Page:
29 Oct Every leaf speaks to me
by Vivian Lawson Hogue
“Every leaf speaks bliss to me.”
– Emily Brontë
I sit on my concrete garden bench gazing at my former shade-making leaves, now mounds of colored leftovers of a fairly comfortable summer. Some seem coated with shiny wax and not anxious to give up their fashionable green shadings. Some are lacy, having lost most of their substance except for their veins and stems. Some have remnants of webworm nests still wrapped around them. A few say, “I think I’ll just lie here awhile in your birdbath.” As they lazily recline, they release tannin, and mixed with lost feathers, the water becomes murky.
We know the summer was easier because last year we had only 120 bags of leaves on our curb, and it looks now as if there might be less than a bumper crop. Five oaks, a pecan, a dogwood and four fig bushes plus neighbors’ contributions comprise the collection. Almost every October a gentleman will politely ask if he can have them for compost. I resist telling him that, “No, we kind of like them where they are.” But he may not catch the humor. In truth, we are grateful because the city will only remove five bags at a time. We have calculated this to mean they should all be gone by Easter. I have been known to decorate the bags during the Christmas season with shiny garlands and bows as they become part of a long-term landscape.
My father did what all of us should do. He kept yearly journals containing each day’s weather conditions and records, such as the day I was born, the purchase of our house in 1946 and how much (actually how little) it cost, and his children’s accomplishments or mischief. He noted what he or I cooked, that he took the garbage out and when he did seasonal chores around the house and garden. As my mother’s health declined, I knew he was writing brave words, but also recognized an undercurrent of sadness.
After he passed away in his almost-99th year, I read his writings with a magnifying glass. His handwriting was always illegible and had to be understood within context wherever possible. As usual, the boys’ names were clearly spelled, and I was identified only as “V” as the remaining letters quickly became a scribble. It was, “V” bought groceries. “V” mowed the yard. Oddly enough, “V” is the Roman numeral for the number five, which I held in the lineup of siblings.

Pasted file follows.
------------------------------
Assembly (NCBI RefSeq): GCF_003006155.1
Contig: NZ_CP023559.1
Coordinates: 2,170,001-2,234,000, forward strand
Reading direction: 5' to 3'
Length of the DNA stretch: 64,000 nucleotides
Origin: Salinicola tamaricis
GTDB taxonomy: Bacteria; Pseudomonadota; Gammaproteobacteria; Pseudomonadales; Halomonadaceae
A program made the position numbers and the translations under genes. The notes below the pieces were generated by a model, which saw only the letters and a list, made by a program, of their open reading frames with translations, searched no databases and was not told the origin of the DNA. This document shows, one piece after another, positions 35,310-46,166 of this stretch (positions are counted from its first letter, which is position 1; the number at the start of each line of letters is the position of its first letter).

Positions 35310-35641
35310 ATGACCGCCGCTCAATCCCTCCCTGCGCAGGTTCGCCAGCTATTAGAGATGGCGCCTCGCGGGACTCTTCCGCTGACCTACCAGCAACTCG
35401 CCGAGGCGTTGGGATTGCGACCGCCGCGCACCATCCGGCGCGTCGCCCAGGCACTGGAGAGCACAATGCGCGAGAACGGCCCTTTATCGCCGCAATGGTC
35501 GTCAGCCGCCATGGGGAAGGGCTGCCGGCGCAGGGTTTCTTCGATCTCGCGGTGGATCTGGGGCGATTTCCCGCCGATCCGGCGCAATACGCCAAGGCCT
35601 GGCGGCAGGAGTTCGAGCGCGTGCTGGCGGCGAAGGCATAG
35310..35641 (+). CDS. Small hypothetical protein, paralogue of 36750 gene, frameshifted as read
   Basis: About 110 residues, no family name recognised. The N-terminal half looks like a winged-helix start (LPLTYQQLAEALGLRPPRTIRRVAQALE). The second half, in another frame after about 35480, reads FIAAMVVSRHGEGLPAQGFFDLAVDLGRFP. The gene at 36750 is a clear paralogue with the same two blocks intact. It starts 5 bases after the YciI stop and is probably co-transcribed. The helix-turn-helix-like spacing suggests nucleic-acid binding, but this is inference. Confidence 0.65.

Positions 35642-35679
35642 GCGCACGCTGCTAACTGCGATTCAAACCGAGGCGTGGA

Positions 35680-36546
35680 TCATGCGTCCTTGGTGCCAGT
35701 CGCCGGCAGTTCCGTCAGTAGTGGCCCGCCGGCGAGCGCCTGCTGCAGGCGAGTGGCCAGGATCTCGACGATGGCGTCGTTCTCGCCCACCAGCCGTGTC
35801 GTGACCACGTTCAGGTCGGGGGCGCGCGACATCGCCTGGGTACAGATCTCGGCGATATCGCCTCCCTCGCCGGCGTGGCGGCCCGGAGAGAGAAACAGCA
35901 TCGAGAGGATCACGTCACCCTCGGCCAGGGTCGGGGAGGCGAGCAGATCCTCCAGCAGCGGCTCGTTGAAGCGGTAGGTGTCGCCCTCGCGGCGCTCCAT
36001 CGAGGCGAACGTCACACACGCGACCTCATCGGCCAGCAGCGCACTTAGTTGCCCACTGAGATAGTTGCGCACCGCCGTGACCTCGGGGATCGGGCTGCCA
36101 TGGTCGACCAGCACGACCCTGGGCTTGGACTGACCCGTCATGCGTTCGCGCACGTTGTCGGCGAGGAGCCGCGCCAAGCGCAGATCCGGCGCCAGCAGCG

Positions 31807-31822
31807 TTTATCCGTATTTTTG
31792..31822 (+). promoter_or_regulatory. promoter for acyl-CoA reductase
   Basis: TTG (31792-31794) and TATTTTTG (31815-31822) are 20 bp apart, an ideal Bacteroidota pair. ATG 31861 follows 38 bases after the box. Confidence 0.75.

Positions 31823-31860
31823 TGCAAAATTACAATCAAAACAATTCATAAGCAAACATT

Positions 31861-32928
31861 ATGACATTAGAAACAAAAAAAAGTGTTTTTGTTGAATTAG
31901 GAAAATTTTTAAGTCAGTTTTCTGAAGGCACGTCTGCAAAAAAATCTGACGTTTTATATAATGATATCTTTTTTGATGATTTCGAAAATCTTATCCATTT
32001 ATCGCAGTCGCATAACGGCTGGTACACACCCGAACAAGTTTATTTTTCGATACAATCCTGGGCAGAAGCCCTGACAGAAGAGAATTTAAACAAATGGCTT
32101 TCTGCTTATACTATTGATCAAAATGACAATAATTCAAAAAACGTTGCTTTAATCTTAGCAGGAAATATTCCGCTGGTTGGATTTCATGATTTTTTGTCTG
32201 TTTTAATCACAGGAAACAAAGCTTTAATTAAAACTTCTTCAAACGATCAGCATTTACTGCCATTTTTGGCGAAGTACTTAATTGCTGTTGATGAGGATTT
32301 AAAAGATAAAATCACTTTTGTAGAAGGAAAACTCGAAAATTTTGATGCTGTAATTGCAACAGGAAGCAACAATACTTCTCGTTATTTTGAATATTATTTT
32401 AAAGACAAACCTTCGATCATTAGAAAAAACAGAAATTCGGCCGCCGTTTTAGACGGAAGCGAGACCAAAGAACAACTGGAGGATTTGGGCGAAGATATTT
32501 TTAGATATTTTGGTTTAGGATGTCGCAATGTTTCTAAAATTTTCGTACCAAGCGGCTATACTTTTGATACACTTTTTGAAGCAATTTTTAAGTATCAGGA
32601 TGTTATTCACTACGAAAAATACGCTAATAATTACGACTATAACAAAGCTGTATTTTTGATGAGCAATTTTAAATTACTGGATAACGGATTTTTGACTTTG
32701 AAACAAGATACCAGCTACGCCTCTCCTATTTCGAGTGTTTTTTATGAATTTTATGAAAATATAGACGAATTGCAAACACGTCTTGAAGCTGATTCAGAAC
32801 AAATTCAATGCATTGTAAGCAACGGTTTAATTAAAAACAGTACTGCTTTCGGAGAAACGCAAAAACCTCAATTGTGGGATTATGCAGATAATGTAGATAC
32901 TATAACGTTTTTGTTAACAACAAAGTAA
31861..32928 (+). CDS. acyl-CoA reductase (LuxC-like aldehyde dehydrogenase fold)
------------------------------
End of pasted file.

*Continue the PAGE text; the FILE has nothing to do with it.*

So, I am reminding myself this November of his fall chores and his caretaking of the property and the 110-year-old house, for which I am grateful. I will clean garden tools and gladly reel up the garden hose. I will take down ferns whose petite, repetitious leaves blow hither and yon, and which are favorite venues for purple finch nests containing tiny blue-speckled eggs.
My husband and I will remove birdbath bowls and lean them against their pedestals to prevent rain from freezing, then cracking them. Not until next spring will the robins and blue jays haggle over whose turn it is. Hummingbird feeders left up for stragglers in the migration route are washed and placed in plastic bags. We miss having our bluebird boxes, but the relentless, marauding sparrows gave them no peace or safety.
The deck umbrella will be removed and chair cushions stored. The caladium and amaryllis bulbs will be dug up, dried and placed in brown paper bags in a cool room until late spring. I will miss sitting quietly while watching the hummingbirds perform giggling fly-overs and the wrens perching nearby with their bouncy tails providing rhythm for their unbelievably loud songs. Thankfully, what God did not give them in size, He gave them in personality and volume.
It is time to stir up the raised bed soil and perhaps add peat moss and garden soil. The hoops are in place, only needing shade-cloth covering. We will be allowing our lawnmowers to have a rest, and we can store the bottle of B6 vitamins that kept the ticks and chiggers at bay. Next spring we’ll have more potatoes, green beans and some purple hull peas. The Earthboxes are idle after providing much okra, tomatoes, eggplants and cucumbers. Our resident rabbits will be hunting for a winter shelter, often under the Earthboxes. Bless them for not bothering our bounty.
Indoors, there is not much to be done except I will likely can some of my mother’s vegetable soup recipe. As long as I have grits, flour, corn meal, eggs and milk, we will not have to get out on icy or snowy days. And I’m still counting on snow. This year has been so outrageously odd that we just might finally have some!
Meanwhile, the flannel sheets are put onto beds. However, one must be careful about wearing flannel pajamas as the result can be similar to human Velcro. Candles and flashlights are at the ready in case of . . . well, a (rare) snowstorm! We begin thinking about where we put the Christmas decorations, as the tree goes up after Thanksgiving.
My dad’s journal of 1988 spoke of snow and ice days more than once. Even that year couldn’t approach the frozen rivers and minus-degrees temperatures of his northeast Arkansas youth. He would approve of our winter preparations and Mother’s vegetable soup as we wrap a warm, imaginary, hand-pieced quilt around this old house.